Sustainable funds in ANZ region buck first global outflows

31 January 2024
| By Laura Dew |
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Sustainable funds in Australia and New Zealand saw US$567 million in inflows in the last quarter, with three asset managers particularly reaping the benefits. 

According to the latest quarterly Morningstar report, positive flows were driven by active strategies which gained US$434 million ($656 million). In contrast, passive sustainable funds gained US$133 million. 

The total size of Australasian sustainable investments was US$31.2 billion and there were 263 different strategies.

The top five asset managers for sustainable fund assets were Australian Ethical, Dimensional Fund Advisors Australia (DFA), Betashares Capital, Vanguard Investments Australia and Mercer Investments (Australia).

The top three companies accounted for over a third of all sustainable fund flows at 16.3 per cent, 11.3 per cent and 10.6 per cent respectively. 

Morningstar noted Vanguard’s sustainable fund assets almost halved in the three months to 30 June from $3.6 billion to $2 billion, with its Ethically Conscious International Shares fund feeling the brunt of most of the outflows.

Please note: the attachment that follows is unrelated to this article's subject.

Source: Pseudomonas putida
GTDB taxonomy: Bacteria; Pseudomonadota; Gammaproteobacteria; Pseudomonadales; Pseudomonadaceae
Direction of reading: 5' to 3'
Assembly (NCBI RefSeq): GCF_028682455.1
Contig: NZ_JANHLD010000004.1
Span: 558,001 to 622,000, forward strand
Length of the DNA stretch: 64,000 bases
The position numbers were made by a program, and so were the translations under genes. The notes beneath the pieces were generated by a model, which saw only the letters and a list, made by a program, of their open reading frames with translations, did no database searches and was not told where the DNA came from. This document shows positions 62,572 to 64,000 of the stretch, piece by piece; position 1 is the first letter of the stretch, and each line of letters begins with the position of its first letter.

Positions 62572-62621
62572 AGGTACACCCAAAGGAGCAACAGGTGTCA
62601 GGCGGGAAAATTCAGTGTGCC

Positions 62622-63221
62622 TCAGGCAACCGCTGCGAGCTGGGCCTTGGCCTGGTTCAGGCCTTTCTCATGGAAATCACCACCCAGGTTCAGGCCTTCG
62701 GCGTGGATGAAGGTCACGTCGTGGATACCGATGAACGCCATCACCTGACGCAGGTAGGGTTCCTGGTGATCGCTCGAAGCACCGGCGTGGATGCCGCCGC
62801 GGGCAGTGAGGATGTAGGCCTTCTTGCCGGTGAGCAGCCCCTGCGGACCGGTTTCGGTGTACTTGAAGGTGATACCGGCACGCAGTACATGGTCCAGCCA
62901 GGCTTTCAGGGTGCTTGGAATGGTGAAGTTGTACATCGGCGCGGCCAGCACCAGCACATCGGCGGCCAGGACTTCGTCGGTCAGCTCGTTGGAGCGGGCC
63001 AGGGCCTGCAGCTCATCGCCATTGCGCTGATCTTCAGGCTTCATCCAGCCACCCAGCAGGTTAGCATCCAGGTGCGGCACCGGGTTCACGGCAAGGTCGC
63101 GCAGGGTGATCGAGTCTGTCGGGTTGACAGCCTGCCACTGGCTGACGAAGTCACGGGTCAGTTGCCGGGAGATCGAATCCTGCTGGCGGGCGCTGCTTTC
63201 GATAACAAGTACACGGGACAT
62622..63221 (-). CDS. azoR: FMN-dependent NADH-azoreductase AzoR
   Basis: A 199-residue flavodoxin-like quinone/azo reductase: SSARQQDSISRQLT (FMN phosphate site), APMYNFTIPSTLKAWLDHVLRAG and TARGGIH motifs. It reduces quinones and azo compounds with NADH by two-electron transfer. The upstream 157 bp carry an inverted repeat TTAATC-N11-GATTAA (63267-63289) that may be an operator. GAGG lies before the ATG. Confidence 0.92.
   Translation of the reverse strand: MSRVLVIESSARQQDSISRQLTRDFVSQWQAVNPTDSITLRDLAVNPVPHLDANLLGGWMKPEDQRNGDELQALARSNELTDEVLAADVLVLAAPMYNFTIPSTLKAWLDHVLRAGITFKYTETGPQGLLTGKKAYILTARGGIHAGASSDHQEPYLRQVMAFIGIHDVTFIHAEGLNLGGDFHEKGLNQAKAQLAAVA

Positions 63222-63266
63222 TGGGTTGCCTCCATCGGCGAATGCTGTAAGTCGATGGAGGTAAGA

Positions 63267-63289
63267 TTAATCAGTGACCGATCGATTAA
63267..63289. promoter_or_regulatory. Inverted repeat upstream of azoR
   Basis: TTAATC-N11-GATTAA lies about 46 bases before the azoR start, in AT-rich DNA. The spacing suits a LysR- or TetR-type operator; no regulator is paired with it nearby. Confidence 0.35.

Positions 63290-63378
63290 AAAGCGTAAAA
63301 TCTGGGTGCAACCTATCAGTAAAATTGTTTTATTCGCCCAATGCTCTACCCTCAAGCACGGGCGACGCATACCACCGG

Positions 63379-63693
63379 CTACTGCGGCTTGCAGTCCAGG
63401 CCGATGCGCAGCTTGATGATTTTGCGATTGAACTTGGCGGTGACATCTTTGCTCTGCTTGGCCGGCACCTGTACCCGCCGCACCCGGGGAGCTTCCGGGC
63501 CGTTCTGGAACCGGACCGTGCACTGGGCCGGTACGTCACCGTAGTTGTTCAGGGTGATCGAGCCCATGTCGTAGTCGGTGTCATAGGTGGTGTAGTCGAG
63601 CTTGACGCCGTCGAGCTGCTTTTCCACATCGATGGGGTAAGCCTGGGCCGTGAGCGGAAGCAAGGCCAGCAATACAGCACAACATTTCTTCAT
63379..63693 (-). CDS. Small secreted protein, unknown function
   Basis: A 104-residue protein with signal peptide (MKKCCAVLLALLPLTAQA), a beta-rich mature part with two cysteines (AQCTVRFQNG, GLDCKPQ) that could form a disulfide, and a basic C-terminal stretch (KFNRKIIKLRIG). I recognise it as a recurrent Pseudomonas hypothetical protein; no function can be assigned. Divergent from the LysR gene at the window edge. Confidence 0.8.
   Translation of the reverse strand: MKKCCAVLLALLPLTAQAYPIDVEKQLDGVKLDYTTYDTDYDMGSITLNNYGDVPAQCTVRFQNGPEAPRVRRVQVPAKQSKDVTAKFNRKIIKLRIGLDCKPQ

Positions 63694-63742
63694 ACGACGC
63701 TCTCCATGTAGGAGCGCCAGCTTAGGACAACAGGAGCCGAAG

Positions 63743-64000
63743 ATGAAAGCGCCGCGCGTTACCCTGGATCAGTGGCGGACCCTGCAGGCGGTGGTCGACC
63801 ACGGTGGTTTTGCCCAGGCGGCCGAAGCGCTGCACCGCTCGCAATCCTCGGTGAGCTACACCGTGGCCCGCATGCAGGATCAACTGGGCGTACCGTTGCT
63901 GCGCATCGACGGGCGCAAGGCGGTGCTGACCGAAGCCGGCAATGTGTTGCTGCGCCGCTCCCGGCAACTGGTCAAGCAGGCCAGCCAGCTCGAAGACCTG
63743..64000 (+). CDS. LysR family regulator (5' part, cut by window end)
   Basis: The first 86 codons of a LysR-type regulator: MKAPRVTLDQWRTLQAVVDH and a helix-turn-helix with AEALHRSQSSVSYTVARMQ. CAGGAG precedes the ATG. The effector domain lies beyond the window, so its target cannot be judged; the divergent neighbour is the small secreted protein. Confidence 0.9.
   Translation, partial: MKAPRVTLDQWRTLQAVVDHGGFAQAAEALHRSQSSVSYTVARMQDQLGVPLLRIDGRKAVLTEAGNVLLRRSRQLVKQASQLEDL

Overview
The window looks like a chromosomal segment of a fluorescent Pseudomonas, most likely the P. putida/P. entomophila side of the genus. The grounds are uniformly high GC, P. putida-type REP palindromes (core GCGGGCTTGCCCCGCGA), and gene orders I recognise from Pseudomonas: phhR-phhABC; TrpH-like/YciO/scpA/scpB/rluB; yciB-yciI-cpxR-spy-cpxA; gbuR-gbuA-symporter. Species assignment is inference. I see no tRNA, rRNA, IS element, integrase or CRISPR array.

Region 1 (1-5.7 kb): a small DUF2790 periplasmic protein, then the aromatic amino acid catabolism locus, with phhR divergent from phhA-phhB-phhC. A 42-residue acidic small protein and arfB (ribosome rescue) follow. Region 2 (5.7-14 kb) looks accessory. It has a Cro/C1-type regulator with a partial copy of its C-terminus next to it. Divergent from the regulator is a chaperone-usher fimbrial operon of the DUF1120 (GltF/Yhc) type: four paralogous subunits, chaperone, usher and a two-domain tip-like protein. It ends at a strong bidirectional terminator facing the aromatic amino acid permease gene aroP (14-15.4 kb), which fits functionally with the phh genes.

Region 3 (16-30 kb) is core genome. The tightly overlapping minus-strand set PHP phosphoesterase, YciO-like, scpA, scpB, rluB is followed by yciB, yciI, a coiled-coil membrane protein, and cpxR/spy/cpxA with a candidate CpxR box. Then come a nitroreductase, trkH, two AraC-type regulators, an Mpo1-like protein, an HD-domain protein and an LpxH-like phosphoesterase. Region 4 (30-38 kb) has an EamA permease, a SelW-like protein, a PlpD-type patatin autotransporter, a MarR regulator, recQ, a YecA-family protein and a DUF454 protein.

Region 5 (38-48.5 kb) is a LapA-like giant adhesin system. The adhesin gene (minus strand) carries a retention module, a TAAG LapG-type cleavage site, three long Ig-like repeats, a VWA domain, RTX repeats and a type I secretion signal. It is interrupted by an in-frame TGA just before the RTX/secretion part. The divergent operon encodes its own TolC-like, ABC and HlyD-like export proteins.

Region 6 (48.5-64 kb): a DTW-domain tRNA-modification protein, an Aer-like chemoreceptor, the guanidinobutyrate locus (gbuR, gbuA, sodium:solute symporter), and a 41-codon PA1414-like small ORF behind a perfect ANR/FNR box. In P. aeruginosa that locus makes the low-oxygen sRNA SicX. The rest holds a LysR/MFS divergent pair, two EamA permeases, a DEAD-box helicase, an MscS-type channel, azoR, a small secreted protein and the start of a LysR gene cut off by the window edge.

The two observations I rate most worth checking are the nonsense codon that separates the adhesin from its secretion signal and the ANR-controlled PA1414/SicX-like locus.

The firm received infringement notices from ASIC in December 2022 for alleged greenwashing on the product disclosure statements of its Vanguard International Shares Select Exclusions Index Fund.

It said: “The Australian sustainable funds market remains quite concentrated, with the top 10 firms accounting for more than two-thirds of total assets in sustainable funds, which has been stable since the end of the third quarter of 2023.

“Australian Ethical has seen a marginal decline of its market share compared with the previous quarter. DFA continues to steadily grow its market share and now sits in second place, replacing index giant Vanguard, which after its huge second-quarter outflows fell by two ranks and landed behind Betashares.”

Globally, however, it was a different story with sustainable funds seeing net quarterly outflows for the first time on record with withdrawals of US$2.5 billion. Some US$5 billion of the outflows came from the US where ESG is experiencing a political backlash and macroeconomic concerns.

“Sustainable equity funds generally underperformed their conventional peers in 2023 though by a smaller margin than in 2022. Some of the macroeconomic pressures that contributed to their performance – such as high interest rates and supply chain disruptions – continue to feature in market outlook for 2024. 

“In addition to middling returns, greenwashing concerns persisted in the absence of clear regulation for ESG and sustainable investing. Finally, the continued polarisation of ESG investing contributed to a chilling effect on demand for sustainable funds.”

 

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